@F1fan-2000

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On this day in motorsport

The memorable sight of title-contenders Mansell and Senna in action at the 1991 Spanish Grand Prix
  • 30 years ago today Nigel Mansell won the Spanish Grand Prix, held at the Circuit de Catalunya for the first time, after memorably going wheel-to-wheel with Ayrton Senna on a damp track

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Keith Collantine
Lifelong motor sport fan Keith set up RaceFans in 2005 - when it was originally called F1 Fanatic. Having previously worked as a motoring...

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  • 9 comments on “Red Bull’s latest slow pit stop not linked to FIA’s rules clarification – Horner”

    1. Am i missing the point of the ‘Overtaking Award’…. surely it should be renamed the ‘seasons worst qualifier award’.

      Reply moderated
      1. I believe you are. The point of the overtaking award is to create something else for somebody to sponsor.

      2. How about only counting the overtakes that is made on drivers who are above in the Championship points. Surely that takes more skill than overtaking Haas 7 times in one race…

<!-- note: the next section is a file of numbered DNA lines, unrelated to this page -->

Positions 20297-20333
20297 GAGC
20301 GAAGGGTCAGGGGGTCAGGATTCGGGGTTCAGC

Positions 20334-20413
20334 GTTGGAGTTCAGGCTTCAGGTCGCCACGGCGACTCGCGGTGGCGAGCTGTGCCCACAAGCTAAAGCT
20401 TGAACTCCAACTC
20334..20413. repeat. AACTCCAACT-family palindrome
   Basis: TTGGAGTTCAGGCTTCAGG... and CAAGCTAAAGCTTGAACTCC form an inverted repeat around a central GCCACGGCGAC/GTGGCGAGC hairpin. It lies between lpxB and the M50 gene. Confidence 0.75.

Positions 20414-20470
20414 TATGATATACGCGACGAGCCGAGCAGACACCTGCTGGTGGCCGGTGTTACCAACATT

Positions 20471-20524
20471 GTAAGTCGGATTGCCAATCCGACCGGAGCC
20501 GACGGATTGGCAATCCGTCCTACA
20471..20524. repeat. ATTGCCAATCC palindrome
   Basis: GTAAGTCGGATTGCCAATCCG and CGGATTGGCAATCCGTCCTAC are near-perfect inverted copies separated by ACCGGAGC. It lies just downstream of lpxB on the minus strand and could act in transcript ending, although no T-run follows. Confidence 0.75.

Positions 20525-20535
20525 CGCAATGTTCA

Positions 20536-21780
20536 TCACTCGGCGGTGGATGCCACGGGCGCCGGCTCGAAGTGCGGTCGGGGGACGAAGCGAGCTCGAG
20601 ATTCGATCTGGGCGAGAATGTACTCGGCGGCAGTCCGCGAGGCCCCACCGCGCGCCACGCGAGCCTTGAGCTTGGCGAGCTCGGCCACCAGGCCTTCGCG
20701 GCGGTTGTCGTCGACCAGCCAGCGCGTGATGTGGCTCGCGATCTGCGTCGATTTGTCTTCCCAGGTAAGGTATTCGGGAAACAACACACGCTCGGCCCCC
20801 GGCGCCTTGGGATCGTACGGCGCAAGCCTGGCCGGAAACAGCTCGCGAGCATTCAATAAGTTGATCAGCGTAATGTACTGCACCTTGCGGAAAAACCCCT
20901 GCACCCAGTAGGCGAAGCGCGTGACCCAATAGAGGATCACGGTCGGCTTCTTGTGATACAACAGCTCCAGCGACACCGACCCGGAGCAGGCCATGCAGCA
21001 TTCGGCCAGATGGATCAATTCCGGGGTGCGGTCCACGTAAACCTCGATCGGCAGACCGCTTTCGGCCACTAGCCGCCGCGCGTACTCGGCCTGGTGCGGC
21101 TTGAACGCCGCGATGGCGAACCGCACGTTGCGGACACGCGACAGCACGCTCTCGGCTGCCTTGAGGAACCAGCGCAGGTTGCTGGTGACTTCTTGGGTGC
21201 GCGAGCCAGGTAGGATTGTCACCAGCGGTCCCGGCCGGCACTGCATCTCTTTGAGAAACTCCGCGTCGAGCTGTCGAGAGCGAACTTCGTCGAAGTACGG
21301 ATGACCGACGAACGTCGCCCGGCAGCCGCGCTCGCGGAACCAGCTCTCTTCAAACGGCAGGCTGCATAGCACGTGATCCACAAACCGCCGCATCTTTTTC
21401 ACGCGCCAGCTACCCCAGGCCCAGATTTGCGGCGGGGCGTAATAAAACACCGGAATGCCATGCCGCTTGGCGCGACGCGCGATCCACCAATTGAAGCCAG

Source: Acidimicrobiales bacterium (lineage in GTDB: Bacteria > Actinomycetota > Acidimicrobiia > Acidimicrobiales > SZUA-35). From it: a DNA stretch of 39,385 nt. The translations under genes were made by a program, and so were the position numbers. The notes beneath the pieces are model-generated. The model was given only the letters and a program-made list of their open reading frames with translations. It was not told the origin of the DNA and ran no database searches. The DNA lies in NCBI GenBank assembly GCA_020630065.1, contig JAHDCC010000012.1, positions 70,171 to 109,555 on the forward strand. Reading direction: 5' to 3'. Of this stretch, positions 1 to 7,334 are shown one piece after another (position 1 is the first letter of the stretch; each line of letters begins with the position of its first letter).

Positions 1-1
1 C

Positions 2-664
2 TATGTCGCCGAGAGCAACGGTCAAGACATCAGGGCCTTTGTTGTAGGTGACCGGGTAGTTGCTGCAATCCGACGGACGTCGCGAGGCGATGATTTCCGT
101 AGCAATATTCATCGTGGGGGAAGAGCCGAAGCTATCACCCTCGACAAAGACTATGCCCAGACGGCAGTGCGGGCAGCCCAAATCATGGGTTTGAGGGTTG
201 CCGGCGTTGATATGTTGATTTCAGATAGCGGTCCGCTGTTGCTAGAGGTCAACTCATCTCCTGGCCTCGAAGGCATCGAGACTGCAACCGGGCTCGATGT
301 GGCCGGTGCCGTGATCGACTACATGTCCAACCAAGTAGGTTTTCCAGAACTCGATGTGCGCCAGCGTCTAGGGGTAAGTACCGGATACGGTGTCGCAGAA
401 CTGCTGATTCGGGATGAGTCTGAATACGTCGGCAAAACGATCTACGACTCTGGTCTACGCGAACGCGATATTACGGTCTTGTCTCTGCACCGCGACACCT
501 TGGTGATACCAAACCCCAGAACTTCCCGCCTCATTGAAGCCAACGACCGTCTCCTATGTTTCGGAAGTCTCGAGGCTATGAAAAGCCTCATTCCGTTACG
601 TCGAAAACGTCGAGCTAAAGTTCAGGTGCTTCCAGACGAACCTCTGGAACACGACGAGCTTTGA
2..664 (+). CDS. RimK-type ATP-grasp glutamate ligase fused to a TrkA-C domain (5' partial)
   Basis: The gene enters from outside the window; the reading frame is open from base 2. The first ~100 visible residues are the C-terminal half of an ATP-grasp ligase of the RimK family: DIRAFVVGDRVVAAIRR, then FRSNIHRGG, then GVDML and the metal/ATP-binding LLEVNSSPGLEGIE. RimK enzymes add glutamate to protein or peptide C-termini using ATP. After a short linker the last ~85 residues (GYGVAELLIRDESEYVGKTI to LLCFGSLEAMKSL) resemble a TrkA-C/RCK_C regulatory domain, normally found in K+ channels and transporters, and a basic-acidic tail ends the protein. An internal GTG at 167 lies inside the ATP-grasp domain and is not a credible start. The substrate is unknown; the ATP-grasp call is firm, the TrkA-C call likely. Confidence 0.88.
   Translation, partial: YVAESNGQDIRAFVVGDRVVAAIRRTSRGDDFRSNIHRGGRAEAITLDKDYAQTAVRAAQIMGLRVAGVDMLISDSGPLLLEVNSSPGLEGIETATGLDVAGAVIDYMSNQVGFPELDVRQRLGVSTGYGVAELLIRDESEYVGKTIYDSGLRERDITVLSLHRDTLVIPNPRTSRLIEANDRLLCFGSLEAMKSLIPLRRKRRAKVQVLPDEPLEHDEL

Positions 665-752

3. I was thinking about “gained the most places from starting position” award but now I feel like it would be as bad as this “overtaking royal” award.

      4. I seem to remember most everyone’s biggest complaint about hybrid car era was lack of overtaking, so is it any wonder they’d create this award when we finally get to see more of it?

    2. The planned Vietnamese GP looks more and more like a lost cause for good rather than only temporarily.
      A shame, given all work and time spent on building everything. First COVID, followed by a corruption case.

      COTD: 100%.

      Circuit de Catalunya on the last section is weird because of how long it’s been in early-season.

    3. Ok, we can trace some similarities: the car was a wildcard, there was political power struggle, but I’d say CotD is comparing apples with oranges here.

      I mean, as the senior driver, LEC is currently at the position where VET was back then: behind at one metric, ahead at another, making it look bad regardless.

      Another similar blow, there is this gossip that Binotto prefers to rely on Sainz’s input more than Leclerc’s, which resembles the preferential treatment rookie LEC got after Summer Break back then.

      So, if we are to compare performances by rookies, then SAI is doing just as good as LEC back then – not VET -, whereas this time around, the senior LEC is doing kinda poor (but not really) just as VET (but not really as well).

      Now, what I think is Binotto would prove himself the stupidest of all bosses by undermining another ace prematurely at two tenures in a row.

      1. Agree with this.
        CotD almost always comes close to some sort of one-liner, it’s hardly ever the more thorough analysis. Shame.
        It actually quite resembles the overtaking award in that respect.

    4. No backside in terms of rules.